1. MW Doyle
    2. MC Andresen
    (2001)
    Journal of Neurophysiology 85:2213–2223.
  17. 17
  18. 18
  19. 19
  20. 20
  21. 21
  22. 22
    Tiling of the Drosophila epidermis by multidendritic sensory neurons
    1. WB Grueber
    2. LY Jan
    3. YN Jan
    (2002)
    Development 129:2867–2878.
  23. 23
  24. 24
  25. 25
  26. 26
    Somatotopic organization of hindlimb cutaneous nerve projections to cat dorsal horn
    1. HR Koerber
    2. PB Brown
    (1982)
    Journal of Neurophysiology 48:481–489.
  27. 27
    Animal models of nociception
    1. D Le Bars
    2. M Gozariu
    3. SW Cadden
    (2001)
    Pharmacological Reviews 53:597–652.
  28. 28
  29. 29
  30. 30
  31. 31
  32. 32
  33. 33
    A specific inhibitory pathway between substantia gelatinosa neurons receiving direct C-fiber input
    1. Y Lu
    2. ER Perl
    (2003)
    Journal of Neuroscience 23:8752–8758.
  34. 34
  35. 35
  36. 36
  37. 37
  38. 38
  39. 39
  40. 40
  41. 41
  42. 42
  43. 43
  44. 44
    Influence of map scale on primary afferent terminal field geometry in cat dorsal horn
    1. RJ Millecchia
    2. LM Pubols
    3. RV Sonty
    4. JL Culberson
    5. WE Gladfelter
    6. PB Brown
    (1991)
    Journal of Neurophysiology 66:696–704.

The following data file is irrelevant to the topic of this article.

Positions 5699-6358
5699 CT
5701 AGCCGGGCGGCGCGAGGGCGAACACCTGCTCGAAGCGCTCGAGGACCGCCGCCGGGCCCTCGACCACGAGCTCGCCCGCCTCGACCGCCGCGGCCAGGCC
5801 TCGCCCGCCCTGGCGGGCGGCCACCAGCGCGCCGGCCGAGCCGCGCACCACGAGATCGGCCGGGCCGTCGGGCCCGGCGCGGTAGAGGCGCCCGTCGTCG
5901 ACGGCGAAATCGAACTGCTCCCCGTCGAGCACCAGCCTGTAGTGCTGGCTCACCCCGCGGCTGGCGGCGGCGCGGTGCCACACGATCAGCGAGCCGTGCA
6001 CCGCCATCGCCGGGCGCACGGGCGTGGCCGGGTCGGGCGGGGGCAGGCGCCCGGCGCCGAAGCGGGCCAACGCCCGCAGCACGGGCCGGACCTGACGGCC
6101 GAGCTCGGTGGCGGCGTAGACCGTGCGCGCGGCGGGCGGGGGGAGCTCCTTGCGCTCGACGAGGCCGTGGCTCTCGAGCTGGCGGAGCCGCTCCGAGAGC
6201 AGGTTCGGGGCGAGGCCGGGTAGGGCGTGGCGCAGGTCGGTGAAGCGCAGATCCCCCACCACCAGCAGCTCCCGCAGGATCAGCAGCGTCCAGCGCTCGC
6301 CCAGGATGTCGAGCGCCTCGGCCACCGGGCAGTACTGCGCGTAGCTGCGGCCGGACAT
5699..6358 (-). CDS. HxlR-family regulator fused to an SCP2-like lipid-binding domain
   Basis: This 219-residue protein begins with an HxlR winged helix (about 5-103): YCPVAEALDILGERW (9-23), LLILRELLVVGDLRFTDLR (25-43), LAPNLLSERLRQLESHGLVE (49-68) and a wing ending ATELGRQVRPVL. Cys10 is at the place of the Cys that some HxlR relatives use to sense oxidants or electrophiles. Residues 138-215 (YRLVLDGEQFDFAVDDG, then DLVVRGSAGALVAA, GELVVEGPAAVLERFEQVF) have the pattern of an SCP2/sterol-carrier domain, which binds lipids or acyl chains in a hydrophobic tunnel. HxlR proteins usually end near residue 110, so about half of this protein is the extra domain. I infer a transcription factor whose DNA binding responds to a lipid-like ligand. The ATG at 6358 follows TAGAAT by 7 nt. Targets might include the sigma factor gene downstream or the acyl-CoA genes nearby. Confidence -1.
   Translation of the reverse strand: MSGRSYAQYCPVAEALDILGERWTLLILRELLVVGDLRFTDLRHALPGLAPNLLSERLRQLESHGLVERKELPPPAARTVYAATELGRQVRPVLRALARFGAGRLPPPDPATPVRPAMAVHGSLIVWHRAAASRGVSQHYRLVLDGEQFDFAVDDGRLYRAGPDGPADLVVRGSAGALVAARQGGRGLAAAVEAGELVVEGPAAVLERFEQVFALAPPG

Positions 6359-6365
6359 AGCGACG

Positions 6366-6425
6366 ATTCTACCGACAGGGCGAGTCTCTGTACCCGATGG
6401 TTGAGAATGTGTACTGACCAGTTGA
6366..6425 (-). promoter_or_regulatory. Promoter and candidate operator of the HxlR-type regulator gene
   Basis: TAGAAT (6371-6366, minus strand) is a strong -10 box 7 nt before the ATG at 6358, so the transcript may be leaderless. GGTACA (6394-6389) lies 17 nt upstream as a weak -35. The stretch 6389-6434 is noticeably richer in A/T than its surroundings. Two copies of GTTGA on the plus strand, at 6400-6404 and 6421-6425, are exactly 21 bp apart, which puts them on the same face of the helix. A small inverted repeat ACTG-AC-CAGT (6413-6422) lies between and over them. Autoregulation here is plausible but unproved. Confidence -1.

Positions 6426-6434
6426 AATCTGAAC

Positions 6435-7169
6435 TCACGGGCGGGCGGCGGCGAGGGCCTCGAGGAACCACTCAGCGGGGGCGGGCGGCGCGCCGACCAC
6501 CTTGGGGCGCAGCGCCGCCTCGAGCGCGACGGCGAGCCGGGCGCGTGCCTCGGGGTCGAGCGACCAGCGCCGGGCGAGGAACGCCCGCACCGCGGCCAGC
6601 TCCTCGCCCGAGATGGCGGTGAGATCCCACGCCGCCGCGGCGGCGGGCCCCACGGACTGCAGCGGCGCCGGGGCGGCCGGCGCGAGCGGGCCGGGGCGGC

45. 45
  46. 46
  47. 47
  48. 48
  49. 49
  50. 50
  51. 51
  52. 52
  53. 53
    Innervation territories of mechanically activated C nociceptor units in human skin
    1. R Schmidt
    2. M Schmelz
    3. M Ringkamp
    4. HO Handwerker
    5. HE Torebjörk
    (1997)
    Journal of Neurophysiology 78:2641–2648.
  54. 54
    Innervation territories of mechano-insensitive C nociceptors in human skin
    1. R Schmidt
    2. M Schmelz
    3. C Weidner
    4. HO Handwerker
    5. HE Torebjörk
    (2002)
    Journal of Neurophysiology 88:1859–1866.
  55. 55
  56. 56
  57. 57
    Difference in distribution of central terminals between visceral and somatic unmyelinated (C) primary afferent fibers
    1. Y Sugiura
    2. N Terui
    3. Y Hosoya
    (1989)
    Journal of Neurophysiology 62:834–840.
  58. 58
  59. 59
  60. 60
  61. 61
  62. 62
    Comparison of heat and mechanical receptive fields of cutaneous C-fiber nociceptors in monkey
    1. RD Treede
    2. RA Meyer
    3. JN Campbell
    (1990)
    Journal of Neurophysiology 64:1502–1513.
  63. 63
  64. 64
    Intensive and Extensive Aspects of Tactile Sensitivity as a Function of Body Part, Sex and Laterality
    1. S Weinstein
    (1968)
    In: D. R Kenshalo, editors. The Skin Senses. Springfield, IL: Charles C. Thomas Publishing. pp. 195–218.
  65. 65
  66. 66
  67. 67
  68. 68
  69. 69
  70. 70

Decision letter

  1. Allan Basbaum
    Reviewing Editor; University of California, San Francisco, United States